Eddy Cue Says Spatial Audio on Apple Music is Equivalent to Watching HD Television for First Time
Apple Music's new Spatial Audio feature started rolling out on Monday evening and officially launches today, and to mark the occasion, Apple's services chief Eddy Cue and Apple Music radio host Zane Lowe shared some thoughts.
Spatial Audio, based on Dolby Atmos, is an immersive three-dimensional audio format that enables musicians to mix music so it sounds like the instruments are all around you in space. Thousands of Apple Music songs are available in Spatial Audio at launch, such as Lady Gaga's "Rain on Me" and Kanye West's "Black Skinhead."
Speaking with Billboard's Micah Singleton, Cue described Spatial Audio as a "real game-changer," adding that the Dolby Atmos-based feature is essentially the audio equivalent of "the first time you ever saw HD on television":
I've been waiting for something in music that was a real game-changer. The quality of audio has not been able to really rise because there hasn't been anything out there that when you listen to it, it truly is differentiated to everybody. It doesn't matter whether you're eight years old or 80 years old, everyone can tell the difference and everyone knows this one sounds better than the other one.
And the analogy to that is obviously the first time you ever saw HD on television: you knew which one was better because it was obvious. And we've been missing that in audio for a long time. There really hasn’t been anything that's been substantial. We'll talk about lossless and other things, but ultimately, there's not enough difference.
But when you listen for the first time and you see what's possible with Dolby Atmos with music, it's a true game-changer. And so, when we listened to it for the first time, we realized this is a big, big deal. It makes you feel like you're onstage, standing right next to the singer, it makes you feel like you might be to the left of the drummer, to the right of the guitarist. It creates this experience that, almost in some ways, you've never really had, unless you're lucky enough to be really close to somebody playing music.
Cue talked up Spatial Audio as a bigger deal than lossless audio, another new Apple Music feature that can be enabled starting today. Lossless audio refers to audio recordings that have been compressed without any reduction in the overall quality of the audio, which can result in an improved listening experience, although the difference between compressed audio and lossless audio is not always obvious:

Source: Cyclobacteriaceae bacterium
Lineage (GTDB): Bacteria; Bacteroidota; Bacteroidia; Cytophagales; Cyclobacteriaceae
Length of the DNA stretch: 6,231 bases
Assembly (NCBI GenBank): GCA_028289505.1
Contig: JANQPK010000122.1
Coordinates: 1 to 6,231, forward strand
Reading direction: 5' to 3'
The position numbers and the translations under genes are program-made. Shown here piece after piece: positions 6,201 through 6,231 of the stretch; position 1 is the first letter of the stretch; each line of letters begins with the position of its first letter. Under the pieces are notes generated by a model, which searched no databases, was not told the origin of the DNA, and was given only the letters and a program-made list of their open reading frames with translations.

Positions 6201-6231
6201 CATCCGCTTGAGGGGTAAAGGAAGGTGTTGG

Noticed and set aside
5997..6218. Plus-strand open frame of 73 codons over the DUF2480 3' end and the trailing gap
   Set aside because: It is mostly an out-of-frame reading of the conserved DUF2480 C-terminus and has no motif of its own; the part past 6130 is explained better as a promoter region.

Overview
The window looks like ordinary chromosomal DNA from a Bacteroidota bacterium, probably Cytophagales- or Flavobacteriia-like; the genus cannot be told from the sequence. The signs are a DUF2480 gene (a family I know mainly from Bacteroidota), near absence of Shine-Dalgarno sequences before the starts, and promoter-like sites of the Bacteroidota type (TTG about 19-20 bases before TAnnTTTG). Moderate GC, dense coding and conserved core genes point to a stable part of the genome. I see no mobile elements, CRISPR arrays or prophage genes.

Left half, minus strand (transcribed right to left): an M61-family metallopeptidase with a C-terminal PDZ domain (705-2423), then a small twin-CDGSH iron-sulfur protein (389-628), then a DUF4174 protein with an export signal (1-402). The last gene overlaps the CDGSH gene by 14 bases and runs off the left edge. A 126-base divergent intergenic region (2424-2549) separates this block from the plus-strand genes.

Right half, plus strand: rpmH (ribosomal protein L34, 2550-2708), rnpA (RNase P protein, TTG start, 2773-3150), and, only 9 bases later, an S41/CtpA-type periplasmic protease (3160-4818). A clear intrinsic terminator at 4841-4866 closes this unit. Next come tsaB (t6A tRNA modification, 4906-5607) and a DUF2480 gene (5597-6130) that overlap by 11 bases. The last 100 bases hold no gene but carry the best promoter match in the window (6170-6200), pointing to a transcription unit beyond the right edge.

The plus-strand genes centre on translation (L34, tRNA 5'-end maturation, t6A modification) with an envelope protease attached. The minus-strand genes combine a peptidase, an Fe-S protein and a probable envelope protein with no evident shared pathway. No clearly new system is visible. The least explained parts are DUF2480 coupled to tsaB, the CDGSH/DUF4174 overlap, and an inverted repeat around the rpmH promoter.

Because the reality of lossless is: if you take a 100 people and you take a stereo song in lossless and you take a song that's been in Apple Music that's compressed, I don't know if it’s 99 or 98 can't tell the difference.
For the difference of lossless, our ears aren't that good. Yeah, there are a set of people who have these incredible ears, and that's one piece of it. There's the other piece of it, which is do you have the level of equipment that can really tell the difference? It requires very, very high-quality stereo equipment. What you find is, for somebody who's a true, for example classical connoisseur, they may be able to tell the difference in lossless. I can't tell personally -- I do the blind tests all the time with the team -- I can't tell.
Apple Music radio host Zane Lowe also spoke about Spatial Audio in an Apple Newsroom editorial, expressing that the feature is all about the emotion and feeling of music:
I'm fascinated to know how I might be emotionally moved by my favorite songs in a different way with Spatial Audio. Because it's all going through my ears and triggering something, right? That's what dawned on me when I was listening to these songs in Spatial: I was listening to these songs that I knew really well, but I was feeling something different. So, it's not even just about the way it's going to end up sounding, it's very much how songs are going to feel.
Spatial Audio on Apple Music will get even more immersive in iOS 15 with the addition of dynamic head tracking when wearing AirPods Pro and AirPods Max.
Top Rated Comments
It’s not necessary for all songs but is richer for the ones I’ve tried. For example, in Pearl Jam’s Come Then Goes a guitar lick sounds like you have your ear by the guitar rather than having the musician sitting in front of you. It does not wash out everything going on, there’s just better localization of sounds. It helps the song sound more spread out so it’s easier to appreciate the complexities of the music. This is a more immersive experience. It’s not for everyone but I really like it. It’s subtle on some songs but more pronounced on others.
I also tried some classical music. Now it’s sounds like you’re the conductor rather than listening to a recording. For example, the Imperial March played by the LA Philharmonic: [MEDIA=applemusic]us/song/1454543691[/MEDIA]
It doesn’t work with every song I’ve tried though. Some sound a little worse, but it could be the mixing rather than the technology. They don’t sound bad to me, just not as clean as the stereo mix. This has been the minority so far so I’ll definitely be keeping this feature on.
I listened to the prince song, I listen to the Marvin Gaye song, I listened to The Weeknd album.
It’s definitely a nifty feature, having the artists vocals sound like they’re coming from a room that they’re in, instead of just speakers on your left and right side.
But for the majority of music, I’m still going to prefer stereo. Especially older music, the Marvin and prince songs both sounded like they were missing things, most likely because they probably were, things that were not on the multi tracks that were on the final master, and because I like to jam my music loud, and you just can’t do that when the artist Sounds like their feet away from you